Pits Picasso and Mercurys History
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Pits, Picasso, and Mercury's History

July 8, 2010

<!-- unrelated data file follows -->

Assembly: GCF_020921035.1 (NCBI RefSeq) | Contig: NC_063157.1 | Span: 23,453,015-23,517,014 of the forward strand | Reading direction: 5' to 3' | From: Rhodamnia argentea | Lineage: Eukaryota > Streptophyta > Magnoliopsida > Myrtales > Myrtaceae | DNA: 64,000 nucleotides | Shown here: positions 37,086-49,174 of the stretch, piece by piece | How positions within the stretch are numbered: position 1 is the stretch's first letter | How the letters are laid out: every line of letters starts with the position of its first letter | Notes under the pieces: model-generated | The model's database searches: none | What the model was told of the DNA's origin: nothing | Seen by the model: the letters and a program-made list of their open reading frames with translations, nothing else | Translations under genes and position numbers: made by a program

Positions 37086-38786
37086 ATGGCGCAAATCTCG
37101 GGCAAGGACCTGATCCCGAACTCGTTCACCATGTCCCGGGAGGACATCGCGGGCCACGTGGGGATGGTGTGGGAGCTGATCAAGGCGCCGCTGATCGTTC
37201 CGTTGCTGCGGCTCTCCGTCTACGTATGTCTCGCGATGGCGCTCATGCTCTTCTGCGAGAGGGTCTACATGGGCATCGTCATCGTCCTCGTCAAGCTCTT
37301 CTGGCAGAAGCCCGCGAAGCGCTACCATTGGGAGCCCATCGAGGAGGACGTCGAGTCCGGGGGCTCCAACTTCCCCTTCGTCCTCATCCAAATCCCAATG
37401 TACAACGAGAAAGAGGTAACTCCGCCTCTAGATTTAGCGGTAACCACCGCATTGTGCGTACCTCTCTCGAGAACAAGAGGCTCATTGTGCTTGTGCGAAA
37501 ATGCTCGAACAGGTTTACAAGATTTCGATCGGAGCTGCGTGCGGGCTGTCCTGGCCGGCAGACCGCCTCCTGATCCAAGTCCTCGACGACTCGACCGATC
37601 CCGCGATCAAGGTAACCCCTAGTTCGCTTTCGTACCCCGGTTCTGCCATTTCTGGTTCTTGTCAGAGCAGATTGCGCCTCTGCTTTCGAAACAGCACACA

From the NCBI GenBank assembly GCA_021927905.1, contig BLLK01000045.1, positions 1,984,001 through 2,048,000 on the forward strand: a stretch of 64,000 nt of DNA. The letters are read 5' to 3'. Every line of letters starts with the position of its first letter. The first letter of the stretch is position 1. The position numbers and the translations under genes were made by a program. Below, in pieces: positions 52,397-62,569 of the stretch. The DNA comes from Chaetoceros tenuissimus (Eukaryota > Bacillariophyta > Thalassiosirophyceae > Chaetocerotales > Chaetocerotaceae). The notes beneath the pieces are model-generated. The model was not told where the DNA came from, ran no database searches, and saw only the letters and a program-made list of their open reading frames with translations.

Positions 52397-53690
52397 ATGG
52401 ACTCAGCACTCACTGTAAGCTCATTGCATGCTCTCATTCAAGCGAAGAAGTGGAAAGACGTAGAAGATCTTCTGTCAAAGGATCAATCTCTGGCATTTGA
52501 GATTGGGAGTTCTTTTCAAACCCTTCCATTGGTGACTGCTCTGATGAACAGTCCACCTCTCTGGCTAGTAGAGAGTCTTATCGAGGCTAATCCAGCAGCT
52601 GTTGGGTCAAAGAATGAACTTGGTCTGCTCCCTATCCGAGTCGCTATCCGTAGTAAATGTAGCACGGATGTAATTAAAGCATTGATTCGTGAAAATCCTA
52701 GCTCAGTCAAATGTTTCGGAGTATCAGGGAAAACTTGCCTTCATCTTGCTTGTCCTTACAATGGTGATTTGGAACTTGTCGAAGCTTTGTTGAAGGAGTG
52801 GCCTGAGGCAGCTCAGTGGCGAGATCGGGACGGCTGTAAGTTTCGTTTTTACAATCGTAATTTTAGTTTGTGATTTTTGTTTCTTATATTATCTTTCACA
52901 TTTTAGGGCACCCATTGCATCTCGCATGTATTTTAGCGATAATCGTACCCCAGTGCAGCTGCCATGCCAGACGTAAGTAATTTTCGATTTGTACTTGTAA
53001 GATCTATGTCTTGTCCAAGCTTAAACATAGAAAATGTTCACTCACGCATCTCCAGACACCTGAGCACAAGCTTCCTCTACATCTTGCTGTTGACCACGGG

Of Interest: The crater pictured in the center of this image was recently named Picasso, in honor of the Spanish painter and sculptor Pablo Picasso (1881-1973). This crater, first imaged during MESSENGER's third Mercury flyby, has drawn scientific attention because of the large, arc-shaped pit located on the eastern side of its floor. Similar pits have been discovered on the floors of several other Mercury craters, such as Beckett and Gibran. These pits are postulated to have formed when subsurface magma subsided or drained, causing the surface to collapse into the resulting void. If this interpretation is correct, pit-floor craters such as Picasso provide evidence of shallow magmatic activity in Mercury's history.

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